I've been a little down lately. (you might have noticed)
After the third person said to me "it's that time of year..." (referring to Elul, the Jewish month of reflection and introspection), I decided to wait a month, and see what happens.
Meanwhile, I suspect, there is more to these feelings than that.
My mood reflects the change of season. The sky is darker, and I can already feel my winter head cold.... (it arrives in the fall, and checks out in the spring)
More significantly, I was diagnosed with cancer in the summer.
I am now marking one year since my diagnosis of metastasis. (and three years since my initial diagnosis)
For me, Rosh HaShanah does not simply signify the passing of a Jewish year. For me, Rosh HaShanah marks another year of survival.
I just survived my first year with metastatic cancer.
Since only 20% of women dianosed with metastatic cancer survive the first 5 years, I feel like these first years are the most significant.
I am 20%* along the road of successfully beating the odds. (as you know, I fully intend to beat the odds!)
Btw, my approach to these statistic is strongly influenced by Stephen Jay Gould's essay, The Median is Not the Message. (I highly recommend that you read his essay. Read it now. I'll wait...)
I used to say that "I intend on living 'till I'm 90," until a friend asked me why I was cutting myself short (referring to the Jewish tradition that our life span is 120 years). I accepted her tikun (correction), and now plan on living until 120! (hence the 78 more years to go...)
Meanwhile, though I do not live my life as if I am living on the edge, I have begun to think a bit more seriously about what I really want to accomplish.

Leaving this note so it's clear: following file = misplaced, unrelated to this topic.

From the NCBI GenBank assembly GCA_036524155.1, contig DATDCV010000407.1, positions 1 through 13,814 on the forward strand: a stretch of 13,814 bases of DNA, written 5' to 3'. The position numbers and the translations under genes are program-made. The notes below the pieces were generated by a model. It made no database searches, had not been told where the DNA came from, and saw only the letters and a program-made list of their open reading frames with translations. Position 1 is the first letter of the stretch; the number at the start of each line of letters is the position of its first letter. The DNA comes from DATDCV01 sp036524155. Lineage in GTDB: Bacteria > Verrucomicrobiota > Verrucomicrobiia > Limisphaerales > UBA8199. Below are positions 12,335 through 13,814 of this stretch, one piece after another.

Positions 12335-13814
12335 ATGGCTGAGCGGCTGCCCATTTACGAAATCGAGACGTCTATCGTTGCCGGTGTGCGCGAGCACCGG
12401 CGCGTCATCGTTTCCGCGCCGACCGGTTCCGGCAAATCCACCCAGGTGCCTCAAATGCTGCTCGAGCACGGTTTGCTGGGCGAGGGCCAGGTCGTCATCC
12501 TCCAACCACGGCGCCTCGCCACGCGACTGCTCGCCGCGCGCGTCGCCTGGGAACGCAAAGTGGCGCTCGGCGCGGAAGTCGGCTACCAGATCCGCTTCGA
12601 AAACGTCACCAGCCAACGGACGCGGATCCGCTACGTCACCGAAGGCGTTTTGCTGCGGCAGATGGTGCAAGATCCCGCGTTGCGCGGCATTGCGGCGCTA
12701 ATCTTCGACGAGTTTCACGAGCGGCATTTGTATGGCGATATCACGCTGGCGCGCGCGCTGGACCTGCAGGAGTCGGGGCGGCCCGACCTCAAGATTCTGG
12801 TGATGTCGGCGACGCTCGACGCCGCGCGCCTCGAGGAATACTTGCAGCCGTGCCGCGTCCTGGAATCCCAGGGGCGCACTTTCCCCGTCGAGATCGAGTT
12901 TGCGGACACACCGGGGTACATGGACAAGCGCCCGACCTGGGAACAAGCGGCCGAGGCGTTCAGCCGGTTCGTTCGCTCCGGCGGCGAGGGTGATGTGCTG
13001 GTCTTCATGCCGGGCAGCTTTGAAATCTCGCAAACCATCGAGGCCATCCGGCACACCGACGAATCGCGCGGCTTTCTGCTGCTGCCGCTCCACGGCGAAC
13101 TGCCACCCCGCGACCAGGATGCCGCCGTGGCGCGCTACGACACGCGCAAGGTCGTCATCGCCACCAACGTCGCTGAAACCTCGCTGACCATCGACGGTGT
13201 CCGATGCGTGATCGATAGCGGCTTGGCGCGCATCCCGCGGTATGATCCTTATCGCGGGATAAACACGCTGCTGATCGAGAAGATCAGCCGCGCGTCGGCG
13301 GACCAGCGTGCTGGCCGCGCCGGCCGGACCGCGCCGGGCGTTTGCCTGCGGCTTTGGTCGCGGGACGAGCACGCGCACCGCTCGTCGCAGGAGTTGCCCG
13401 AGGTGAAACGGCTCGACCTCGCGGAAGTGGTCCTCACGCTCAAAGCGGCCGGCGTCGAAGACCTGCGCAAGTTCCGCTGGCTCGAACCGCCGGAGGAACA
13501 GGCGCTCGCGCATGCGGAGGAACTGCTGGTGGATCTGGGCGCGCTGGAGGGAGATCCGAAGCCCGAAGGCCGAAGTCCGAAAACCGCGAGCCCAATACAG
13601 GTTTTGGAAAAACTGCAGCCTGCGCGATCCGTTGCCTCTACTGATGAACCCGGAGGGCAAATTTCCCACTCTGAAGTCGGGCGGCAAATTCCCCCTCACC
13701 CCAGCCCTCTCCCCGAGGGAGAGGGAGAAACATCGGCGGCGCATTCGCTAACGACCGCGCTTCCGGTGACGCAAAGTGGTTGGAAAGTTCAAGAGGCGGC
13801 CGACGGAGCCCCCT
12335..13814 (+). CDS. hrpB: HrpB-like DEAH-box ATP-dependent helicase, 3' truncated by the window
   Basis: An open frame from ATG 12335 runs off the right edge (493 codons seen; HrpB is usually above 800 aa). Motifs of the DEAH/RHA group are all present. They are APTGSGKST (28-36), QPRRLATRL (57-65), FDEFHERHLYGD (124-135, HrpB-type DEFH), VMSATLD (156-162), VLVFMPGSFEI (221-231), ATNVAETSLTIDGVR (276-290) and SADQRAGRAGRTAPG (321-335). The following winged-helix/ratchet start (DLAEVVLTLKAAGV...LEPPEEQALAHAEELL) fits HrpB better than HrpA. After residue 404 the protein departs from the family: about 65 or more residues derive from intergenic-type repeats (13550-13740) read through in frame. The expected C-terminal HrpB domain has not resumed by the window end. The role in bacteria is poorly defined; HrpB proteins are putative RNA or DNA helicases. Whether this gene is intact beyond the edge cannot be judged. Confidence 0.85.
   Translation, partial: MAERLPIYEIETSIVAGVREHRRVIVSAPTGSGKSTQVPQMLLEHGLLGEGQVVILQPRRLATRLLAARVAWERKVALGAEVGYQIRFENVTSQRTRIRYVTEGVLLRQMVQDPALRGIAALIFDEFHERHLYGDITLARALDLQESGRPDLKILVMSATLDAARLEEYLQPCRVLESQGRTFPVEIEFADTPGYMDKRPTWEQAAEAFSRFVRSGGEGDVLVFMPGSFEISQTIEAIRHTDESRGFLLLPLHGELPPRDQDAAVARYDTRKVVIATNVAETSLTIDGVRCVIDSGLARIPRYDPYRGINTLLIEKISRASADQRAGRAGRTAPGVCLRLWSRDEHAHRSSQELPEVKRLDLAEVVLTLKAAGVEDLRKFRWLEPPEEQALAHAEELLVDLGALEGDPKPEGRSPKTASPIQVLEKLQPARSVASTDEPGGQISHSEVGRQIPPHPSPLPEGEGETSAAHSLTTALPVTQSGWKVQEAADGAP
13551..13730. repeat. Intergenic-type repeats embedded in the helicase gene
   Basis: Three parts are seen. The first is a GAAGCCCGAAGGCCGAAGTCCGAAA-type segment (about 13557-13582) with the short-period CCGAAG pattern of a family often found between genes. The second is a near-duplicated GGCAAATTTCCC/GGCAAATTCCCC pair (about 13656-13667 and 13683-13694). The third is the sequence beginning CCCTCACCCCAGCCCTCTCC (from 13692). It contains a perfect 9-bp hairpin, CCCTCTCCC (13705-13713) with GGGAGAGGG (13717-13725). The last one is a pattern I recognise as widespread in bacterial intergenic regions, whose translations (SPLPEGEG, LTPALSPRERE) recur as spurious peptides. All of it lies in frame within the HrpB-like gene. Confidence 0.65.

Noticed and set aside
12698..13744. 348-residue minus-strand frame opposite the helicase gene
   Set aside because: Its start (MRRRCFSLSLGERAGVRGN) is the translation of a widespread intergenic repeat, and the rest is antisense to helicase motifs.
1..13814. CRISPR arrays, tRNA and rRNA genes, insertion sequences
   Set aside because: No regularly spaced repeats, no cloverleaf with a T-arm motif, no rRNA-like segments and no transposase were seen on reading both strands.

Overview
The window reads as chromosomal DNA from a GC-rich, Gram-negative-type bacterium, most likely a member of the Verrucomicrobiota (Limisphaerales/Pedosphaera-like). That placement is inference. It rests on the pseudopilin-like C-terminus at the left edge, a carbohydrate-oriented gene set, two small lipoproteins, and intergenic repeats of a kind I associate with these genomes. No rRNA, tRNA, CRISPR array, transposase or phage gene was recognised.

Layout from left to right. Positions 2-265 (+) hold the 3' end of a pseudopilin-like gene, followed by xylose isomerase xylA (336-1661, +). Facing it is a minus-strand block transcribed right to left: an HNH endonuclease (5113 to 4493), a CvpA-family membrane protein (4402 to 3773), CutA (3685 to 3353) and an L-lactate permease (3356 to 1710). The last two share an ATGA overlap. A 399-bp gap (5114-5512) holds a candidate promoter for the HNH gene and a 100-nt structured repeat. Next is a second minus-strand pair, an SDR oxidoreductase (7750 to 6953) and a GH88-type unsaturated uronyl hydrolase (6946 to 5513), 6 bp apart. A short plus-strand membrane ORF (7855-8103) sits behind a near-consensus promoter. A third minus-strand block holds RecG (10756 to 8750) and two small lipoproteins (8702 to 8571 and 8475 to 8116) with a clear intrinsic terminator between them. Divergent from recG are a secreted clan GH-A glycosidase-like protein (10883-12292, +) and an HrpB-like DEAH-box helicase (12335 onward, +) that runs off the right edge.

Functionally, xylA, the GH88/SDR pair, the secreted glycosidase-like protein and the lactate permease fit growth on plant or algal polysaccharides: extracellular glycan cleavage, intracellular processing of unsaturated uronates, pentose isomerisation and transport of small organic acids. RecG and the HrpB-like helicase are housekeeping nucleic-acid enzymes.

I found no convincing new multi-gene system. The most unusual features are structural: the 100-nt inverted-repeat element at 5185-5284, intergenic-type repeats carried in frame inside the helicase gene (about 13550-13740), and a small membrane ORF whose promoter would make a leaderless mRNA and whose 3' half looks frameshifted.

Verbalizing my intentions, gives them more weight, more meaning.
It signifies a certain level of commitment.
Perhaps that is why, in the past, I have not made any lists.
So, here, for the first time, you have it: my new year's resolutions.
What I want to have achieved by next year:
1. clean/fix up my home (a bigger task than most of you imagine!)
2. spend more time with my kids (and my husband)
3. be more patient with my kids (and my husband)
4. manage my time better
5. host a women's Megillah reading in my home
6. lose 2-5 kilos (4½ - 11 pounds)
7. speak to groups about living with cancer
What I want to achieve in the next few years:
1. write a book
2. go to Disneyworld/Universal studios with my kids
3. visit Japan
None of us ever knows how long we will live. Anything can happen to any one of us, at any time.
Living in the shadow of death, puts things in a different perspective.
There are things that I want to do.
The end of that sentence just hangs in the air.
So, let's bring it out in the open.
There are things I want to do before I die.
Not to worry, as far as I know, I'm not dying yet
(I'm not dead yet!)
So, next year, when I've beaten 40%* of the odds, we'll review this post, and evaluate just how successful I was at achieving this years goals.
Then, I will decide whether or not to make another list...
Wishing you all a K'tiva V'Chatima Tovah (you should be inscribed and sealed in the book of life) and a Shanah Tovah U'Mtukah (a good and sweet year).
Please daven (or send happy, healing thoughts) for RivkA bat Teirtzel.
With love and optimism,
* I know these statistics don't work that way. But you get the idea....
should semicha be counted as equivalent to a degree?
10 hours ago